The Lion of the tribe of Judah will soon roar and save every nation, kindred, tongue, and people that are preserved in His name.

In the spirit of Paul’s invocation, please pray for us as we pray for you. For this battle cannot be won without sincere, diligent prayer.

Plead Justice: A Mother’s Wisdom To Her Son

Message Magazine’s Online Devotional for Monday, July 11, 2016

Today’s Scripture Focus: “Open thy mouth for the dumb In the cause of all such as are appointed to destruction. Open thy mouth, judge righteously, And plead the cause of the poor and needy” (Proverbs 31:8–9).

We are taking a temporary break from our sin recovery principles, which we will continue soon.

Much has been said about the Proverbs 31 woman, and appropriately so. I am afraid, however, that she is so arrestingly desirable that commentators often neglect the context of the entire chapter, accompanying counsel, and the backstory, all of which are particularly helpful in light of our current news cycle.

As you can see in the opening verses, this chapter is excerpted from loving counsel given by King Lemuel (a king of Massa’s) mother on how he should live and rule. She implores him to stay away from froward women who would certainly destroy him. She cautions him against wine and strong drinks, which cause people to forget the law and to pervert justice. Please pay attention here! And then she describes the kind of woman whom any powerful, self-respecting, and holy man would love to have by his side.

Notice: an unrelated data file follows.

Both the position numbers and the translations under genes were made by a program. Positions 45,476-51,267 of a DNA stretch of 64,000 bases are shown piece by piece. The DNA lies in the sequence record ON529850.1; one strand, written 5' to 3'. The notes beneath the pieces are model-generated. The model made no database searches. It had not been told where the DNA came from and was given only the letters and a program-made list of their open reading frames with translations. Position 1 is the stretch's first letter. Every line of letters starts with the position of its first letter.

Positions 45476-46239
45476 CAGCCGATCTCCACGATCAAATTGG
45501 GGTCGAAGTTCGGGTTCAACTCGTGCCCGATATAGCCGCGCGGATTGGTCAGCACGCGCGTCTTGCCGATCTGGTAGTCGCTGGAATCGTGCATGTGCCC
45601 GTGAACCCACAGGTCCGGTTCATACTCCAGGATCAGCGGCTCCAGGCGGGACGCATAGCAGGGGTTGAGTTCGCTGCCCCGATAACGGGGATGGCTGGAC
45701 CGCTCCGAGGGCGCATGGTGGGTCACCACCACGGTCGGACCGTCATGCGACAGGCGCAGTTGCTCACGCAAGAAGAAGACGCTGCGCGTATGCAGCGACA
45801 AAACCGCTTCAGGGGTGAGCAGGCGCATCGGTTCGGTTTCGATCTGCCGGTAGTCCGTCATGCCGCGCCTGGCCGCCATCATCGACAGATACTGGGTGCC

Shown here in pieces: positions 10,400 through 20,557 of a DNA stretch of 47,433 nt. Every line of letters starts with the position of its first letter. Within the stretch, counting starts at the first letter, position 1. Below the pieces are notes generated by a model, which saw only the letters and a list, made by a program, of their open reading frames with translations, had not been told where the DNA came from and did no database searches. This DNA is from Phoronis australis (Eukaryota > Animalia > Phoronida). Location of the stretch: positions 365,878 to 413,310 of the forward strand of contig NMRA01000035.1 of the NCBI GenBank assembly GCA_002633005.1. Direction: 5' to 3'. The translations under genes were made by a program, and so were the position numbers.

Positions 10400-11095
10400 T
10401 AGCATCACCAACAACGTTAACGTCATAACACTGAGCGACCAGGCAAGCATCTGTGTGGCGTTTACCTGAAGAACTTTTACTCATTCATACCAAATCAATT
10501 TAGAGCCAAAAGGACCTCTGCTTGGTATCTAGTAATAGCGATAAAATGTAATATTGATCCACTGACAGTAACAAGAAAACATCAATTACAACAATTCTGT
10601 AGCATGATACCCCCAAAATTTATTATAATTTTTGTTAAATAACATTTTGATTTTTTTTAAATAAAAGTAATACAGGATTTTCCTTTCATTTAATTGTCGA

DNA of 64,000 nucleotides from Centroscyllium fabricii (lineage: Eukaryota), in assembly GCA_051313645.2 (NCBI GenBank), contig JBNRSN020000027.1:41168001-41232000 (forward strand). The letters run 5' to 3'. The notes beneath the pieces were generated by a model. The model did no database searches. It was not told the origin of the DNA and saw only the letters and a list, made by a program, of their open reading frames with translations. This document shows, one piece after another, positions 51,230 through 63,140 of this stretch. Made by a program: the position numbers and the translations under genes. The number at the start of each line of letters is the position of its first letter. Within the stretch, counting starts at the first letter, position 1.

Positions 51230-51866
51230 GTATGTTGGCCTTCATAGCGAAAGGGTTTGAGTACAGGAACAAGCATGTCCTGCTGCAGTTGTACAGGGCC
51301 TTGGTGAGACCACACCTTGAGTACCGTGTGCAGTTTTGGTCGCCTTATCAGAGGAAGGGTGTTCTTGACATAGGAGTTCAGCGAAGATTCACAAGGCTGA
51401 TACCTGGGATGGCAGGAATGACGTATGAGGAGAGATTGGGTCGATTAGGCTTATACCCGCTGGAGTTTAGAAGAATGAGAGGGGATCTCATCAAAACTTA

If you were paying attention to the text, you would realize that I left out the counsel underscored in our theme text. This loving mother, who was determined to keep her vow to nurture and instruct her son even as he ascended the throne, shared an invaluable lesson we must get, regardless of our station in life, today. She taught him to speak up for those without a voice in society. She taught him to stand up for those that are being subjugated through injustice. She taught him to speak out to defend the rights of the poor and needy. She taught him to administer righteous justice for the downtrodden.

Vision Becomes Reality

What are you teaching those over whom you have influence? What are you modeling and requiring of those in positions of authority in your community and the larger society? Can you imagine what a world we would have if more people stood up against drunkenness, illicit relationships, and injustice? Can you imagine if more people were taught to defend the defenseless? Interestingly, this is not a dream to imagine such. This is not a vision of grandeur. It is not a utopian perspective. It’s just right. It’s just how people should live, even if we struggle with sin sometimes. Notice that King Lemuel’s mother did not say that she was waiting for the day that God would establish justice at the Second Coming (which He will). No. She made it abundantly clear that the king had work to do right then.